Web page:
Iowa State to host statewide rural aging conference on April 3

AMES, Iowa -- The research is clear that Americans are living longer. But along with that extended longevity come quality of life concerns for an aging population. That's one reason why statewide scholars on aging research come together bi-annually for a conference that discusses ways to improve people's lives as they age.

This year's "Rural Aging Conference: Living and Aging Well" will be held at Iowa State University in the Scheman Building on Friday, April 3. The day-long conference will feature presentations by six leading scholars.

"The conference is open to researchers and practitioners from across the state who are interested in adult development and aging," said Jennifer Margrett, an ISU assistant professor of human development and family studies who is one of the conference organizers. "Conference attendees include academic researchers, as well as professionals who actively work with older adults and their families."

  • Marcia Ory, director of The Robert Wood Johnson Foundation-sponsored Active for Life® National Program Office and a Regents Professor of social and behavioral health in the School of Rural Public Health at Texas A&M University, will open the conference at 9:15 a.m. with the keynote address. She will discuss self-management strategies and the prevention and management of chronic illness.
  • D. Lee Alekel, an Iowa State professor of food science and human nutrition and interim associate director of ISU's Nutrition and Wellness Research Center, will give the 10:30 a.m. presentation, "Nutrition Choices for Healthy Living as We Age." Alekel was one of the authors on a clinical study of postmenopausal women -- published last year in the European Journal of Endocrinology -- that found that minimizing weight gain during the menopausal transition may optimize appetitive hormones, thereby facilitating appetite control and weight maintenance.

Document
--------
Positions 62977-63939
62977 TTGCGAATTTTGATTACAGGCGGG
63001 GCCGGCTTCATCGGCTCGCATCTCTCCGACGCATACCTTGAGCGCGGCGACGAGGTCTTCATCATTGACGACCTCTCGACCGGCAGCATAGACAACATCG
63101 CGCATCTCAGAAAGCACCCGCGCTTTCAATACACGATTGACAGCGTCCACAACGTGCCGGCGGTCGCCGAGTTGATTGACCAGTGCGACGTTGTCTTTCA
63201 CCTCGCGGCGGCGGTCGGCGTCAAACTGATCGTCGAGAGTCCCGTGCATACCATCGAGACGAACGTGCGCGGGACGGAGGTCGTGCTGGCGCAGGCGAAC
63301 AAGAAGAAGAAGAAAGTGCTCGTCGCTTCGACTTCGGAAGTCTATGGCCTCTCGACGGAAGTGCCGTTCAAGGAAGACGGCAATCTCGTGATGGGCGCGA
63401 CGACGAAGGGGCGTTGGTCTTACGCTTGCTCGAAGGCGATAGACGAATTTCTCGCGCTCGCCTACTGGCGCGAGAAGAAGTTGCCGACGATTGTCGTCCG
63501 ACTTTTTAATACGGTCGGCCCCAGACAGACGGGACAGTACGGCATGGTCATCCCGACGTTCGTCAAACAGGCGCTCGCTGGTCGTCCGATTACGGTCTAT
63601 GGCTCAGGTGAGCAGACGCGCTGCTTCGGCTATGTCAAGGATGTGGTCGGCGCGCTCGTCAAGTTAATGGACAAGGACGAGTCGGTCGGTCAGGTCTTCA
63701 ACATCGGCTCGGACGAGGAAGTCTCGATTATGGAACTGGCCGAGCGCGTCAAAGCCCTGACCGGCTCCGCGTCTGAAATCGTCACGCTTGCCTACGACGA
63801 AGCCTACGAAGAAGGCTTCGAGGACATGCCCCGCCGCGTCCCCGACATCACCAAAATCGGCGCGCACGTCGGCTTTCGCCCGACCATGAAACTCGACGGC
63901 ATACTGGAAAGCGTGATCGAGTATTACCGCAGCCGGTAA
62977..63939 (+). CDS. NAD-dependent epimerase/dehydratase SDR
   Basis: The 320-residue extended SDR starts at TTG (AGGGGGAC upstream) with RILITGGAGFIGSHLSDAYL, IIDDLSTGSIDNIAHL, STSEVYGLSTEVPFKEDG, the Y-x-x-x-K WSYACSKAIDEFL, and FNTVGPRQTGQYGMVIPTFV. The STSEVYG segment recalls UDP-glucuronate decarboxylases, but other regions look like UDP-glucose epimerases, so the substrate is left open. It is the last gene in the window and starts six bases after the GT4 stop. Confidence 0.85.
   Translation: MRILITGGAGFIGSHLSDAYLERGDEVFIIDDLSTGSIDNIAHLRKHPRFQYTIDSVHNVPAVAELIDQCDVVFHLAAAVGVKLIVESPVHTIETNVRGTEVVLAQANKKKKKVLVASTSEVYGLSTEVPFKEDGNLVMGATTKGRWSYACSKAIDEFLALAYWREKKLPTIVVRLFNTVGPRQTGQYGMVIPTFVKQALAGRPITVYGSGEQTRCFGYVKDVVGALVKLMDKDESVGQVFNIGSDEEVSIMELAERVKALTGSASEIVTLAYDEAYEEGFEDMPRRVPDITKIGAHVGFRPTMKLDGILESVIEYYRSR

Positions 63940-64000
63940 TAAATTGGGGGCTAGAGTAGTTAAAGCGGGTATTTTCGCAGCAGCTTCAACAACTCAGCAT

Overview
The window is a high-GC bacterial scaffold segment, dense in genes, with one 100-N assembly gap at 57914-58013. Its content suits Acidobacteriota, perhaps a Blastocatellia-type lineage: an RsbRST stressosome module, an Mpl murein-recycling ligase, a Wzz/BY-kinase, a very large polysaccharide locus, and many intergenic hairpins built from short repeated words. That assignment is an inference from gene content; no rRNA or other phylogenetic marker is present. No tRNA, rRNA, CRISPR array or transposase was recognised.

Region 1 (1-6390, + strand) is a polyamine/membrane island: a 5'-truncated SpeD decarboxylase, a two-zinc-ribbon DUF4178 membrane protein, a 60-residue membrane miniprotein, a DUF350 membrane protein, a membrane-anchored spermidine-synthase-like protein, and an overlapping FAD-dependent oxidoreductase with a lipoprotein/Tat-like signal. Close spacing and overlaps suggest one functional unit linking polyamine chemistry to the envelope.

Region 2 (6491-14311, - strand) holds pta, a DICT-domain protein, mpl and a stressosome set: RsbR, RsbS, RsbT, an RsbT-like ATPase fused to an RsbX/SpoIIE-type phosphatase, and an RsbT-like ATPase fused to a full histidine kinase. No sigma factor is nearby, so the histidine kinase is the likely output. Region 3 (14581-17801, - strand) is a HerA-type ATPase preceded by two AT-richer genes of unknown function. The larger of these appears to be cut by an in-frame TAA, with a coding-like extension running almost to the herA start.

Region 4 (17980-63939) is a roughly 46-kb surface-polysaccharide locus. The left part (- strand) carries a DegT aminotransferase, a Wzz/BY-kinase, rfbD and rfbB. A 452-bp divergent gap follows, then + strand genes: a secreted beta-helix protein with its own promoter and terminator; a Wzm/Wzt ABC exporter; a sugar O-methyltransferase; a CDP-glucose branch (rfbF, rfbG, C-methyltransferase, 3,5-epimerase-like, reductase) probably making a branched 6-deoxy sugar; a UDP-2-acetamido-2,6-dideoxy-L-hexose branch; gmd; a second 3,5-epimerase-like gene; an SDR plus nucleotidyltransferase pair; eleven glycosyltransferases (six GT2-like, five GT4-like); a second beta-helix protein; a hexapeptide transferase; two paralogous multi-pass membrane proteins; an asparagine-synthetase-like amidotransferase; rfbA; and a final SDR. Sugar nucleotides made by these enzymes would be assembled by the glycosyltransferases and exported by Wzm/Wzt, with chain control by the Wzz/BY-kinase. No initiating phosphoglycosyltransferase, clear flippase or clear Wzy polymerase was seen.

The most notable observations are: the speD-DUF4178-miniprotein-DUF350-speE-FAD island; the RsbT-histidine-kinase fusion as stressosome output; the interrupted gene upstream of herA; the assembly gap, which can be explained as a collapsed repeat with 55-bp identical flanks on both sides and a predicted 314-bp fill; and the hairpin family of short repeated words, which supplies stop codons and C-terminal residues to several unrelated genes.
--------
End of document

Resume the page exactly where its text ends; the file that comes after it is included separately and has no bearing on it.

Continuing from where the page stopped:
• ISU Associate Professor of Kinesiology Marian Kohut will present "Aging, Exercise and Wellness" at 11:15 a.m. Kohut's research into the effects of exercise and aging on the human immune system has earned her national and international recognition. She was the first to demonstrate the beneficial effects of exercise on vaccine responses in older adults. Two years ago, Kohut and her research team earned a $2.5 million, five-year grant from the National Institutes of Health to study the role of exercise in aging and resistance to influenza infection.
  • Howard Karl Butcher, an associate professor in the University of Iowa's College of Nursing, will give the 1:15 p.m. presentation, "How Writing Reduces Stress: The Family Caregiver Writing Research Program." Butcher is developing research programs designed to relieve family caregiver burden and dispiritedness in later life.
  • Lisa Skemp, an associate professor in adult and gerontology study at the University of Iowa, will collaborate with Iowa doctoral student Chiung-man Wu on the 2 p.m. presentation, "Support Networks of a Hispanic and Anglo Rural Elder: A Comparative Case Study." Skemp and Wu are conducting ethnographic community-based research in the rural U.S. and Eastern Caribbean on building community capacity for healthy aging.
  • Elaine Eshbaugh, assistant professor of family studies and gerontology coordinator at the University of Northern Iowa, will be the day's final presenter at 3:15 p.m. Her talk is titled "Living Alone vs. Living Lonely: A Pilot Study of Resilience to Loneliness Among Older Women Living Alone."

"The conference not only provides research results, but also applications the can serve as catalysts for prevention and intervention efforts across the entire adult life span -- including middle adulthood and older age," Margrett said. "The field of gerontology, by its nature, is multidisciplinary, so we also put the program together to reflect that too."

While organizers are hoping to cap the conference at 100 participants, Margrett says there are still some openings remaining, as well as the opportunity to participate in a poster session. Registration is available online and costs $30 for attendees from other institutions and the community, $20 for Iowa State faculty and staff, and $15 for students from any institution. The registration fee includes lunch, refreshments, and program materials.

The conference is sponsored by ISU's Gerontology Program, College of Human Sciences, Nutrition and Wellness Research Center and Extension to Families, as well as the Iowa Consortium on Aging Programs.